Too Close for Comfort

Presenting challenging material onstage takes a certain amount of finesse. When discussing shows of this nature, one uses phrases like "selling" or "putting over" a concept to acknowledge the persuasiveness that is needed. It's important to respect the playwright's motives in creating this world while also respecting the audience's sensibilities by not sensationalizing the material any more than is warranted. In Wendy MacLeod's The House of Yes, the audience meets the Pascal family from suburban D.C.: single mother Mrs. Pascal and her children, the high-strung Jackie-O and college dropout Anthony. They are preparing for Thanksgiving, an oncoming hurricane, and the return of Marty (Jackie's twin brother) from New York with a surprise guest - his fiancee, Lesly.

This close-knit clan has seemingly little respect for boundaries or social mores, and harbors very dirty secrets indeed. But how does a director introduce them and their lifestyle in a realistic way while also giving the audience permission to be shocked and skeptical?

Samsara Theatre Company tries to play it safe in their production, now running at the Roy Arias Theatre. The actors are subtle, the sets are simple and the costumes are mild. But by underdoing it, the show loses all edge and comes off two-dimensionally. The text has a sense of Tennessee Williams as played by the Kennedys, but its lush theatricality is missed by all by Maire-Rose Pike, who, as Jackie-O, comes closest to connecting to the world of the play.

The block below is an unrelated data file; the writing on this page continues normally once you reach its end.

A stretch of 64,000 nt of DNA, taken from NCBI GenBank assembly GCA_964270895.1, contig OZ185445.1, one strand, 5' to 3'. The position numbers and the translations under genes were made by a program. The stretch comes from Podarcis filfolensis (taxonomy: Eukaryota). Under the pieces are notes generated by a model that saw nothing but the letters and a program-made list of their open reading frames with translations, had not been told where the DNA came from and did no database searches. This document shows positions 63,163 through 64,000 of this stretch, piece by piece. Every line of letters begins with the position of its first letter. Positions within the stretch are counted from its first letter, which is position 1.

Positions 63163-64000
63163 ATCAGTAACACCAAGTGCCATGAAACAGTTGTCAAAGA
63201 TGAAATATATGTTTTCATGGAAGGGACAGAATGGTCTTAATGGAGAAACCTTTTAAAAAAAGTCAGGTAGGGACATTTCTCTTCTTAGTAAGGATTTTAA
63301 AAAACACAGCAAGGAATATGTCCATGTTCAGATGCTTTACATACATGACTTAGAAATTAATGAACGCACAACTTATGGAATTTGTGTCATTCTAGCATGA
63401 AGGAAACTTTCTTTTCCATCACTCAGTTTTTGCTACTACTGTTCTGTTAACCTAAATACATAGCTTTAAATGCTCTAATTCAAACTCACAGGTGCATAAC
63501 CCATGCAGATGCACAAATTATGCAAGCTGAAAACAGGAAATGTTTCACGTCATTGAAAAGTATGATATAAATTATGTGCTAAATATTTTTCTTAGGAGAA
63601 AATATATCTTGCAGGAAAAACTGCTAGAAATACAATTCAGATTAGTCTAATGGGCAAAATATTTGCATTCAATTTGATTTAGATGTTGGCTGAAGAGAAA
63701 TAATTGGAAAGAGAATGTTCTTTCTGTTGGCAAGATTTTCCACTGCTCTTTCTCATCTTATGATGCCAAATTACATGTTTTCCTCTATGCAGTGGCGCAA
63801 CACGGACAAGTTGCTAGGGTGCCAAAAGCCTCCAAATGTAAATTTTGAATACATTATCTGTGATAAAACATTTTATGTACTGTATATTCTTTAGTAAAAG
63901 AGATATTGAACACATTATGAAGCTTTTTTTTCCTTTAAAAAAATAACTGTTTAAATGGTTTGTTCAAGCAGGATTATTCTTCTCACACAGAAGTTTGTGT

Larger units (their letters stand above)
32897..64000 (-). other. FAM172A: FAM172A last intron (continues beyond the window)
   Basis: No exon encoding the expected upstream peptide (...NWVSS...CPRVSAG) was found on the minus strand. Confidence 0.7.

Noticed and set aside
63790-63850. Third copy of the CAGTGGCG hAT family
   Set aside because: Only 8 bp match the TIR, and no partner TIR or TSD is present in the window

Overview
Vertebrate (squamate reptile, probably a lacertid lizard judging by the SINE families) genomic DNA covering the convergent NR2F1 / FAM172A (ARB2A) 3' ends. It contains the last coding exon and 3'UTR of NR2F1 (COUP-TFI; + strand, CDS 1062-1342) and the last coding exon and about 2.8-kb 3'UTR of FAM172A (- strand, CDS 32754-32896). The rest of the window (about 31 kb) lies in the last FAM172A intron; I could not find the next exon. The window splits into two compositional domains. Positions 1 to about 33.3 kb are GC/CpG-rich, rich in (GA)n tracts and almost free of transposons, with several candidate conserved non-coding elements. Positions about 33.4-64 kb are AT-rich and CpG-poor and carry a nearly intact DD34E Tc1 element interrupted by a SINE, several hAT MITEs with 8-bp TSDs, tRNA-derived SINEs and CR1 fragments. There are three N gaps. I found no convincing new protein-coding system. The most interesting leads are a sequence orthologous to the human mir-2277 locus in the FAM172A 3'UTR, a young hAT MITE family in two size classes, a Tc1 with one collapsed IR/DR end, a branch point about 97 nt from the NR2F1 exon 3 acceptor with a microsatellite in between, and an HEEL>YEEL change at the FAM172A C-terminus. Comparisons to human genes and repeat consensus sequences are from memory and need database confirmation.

Pike's mellow voice and polished attractiveness suit her role, and while she seems a bit unfocused at the beginning, she finds her bearings as the show goes on. Of course, as the recipient of the most delicious lines in MacLeod's script, Pike is given ample opportunity to shine.

The other actors come off as flat, or affected, or wooden, or a combination thereof. There is no chemistry between the characters, making it unclear why Jackie-O and Lesly are so devoted to Marty, why Anthony is smitten by Lesly, and why anyone is protective of Jackie-O.

Director Jason Kane, perhaps fearful of chewing up the scenery in their intimate theater space, curbs these performances when he should have drawn them out. The actors also seem to have blocking issues, resulting in a broken wine glass at one performance that had theatergoers concerned about potential injury to two cast members during the climactic scene.

According to the program, Samsara Theatre Company has been formed to showcase the talents of its cast and crew. Certainly, The House of Yes, with its small ensemble and daring subject matter, is a good vehicle for this aim. It's unfortunate that this production did not allow itself to be bold enough to meet the company's goals. How can you expect to stand out from the crowd if you insist on blending in?

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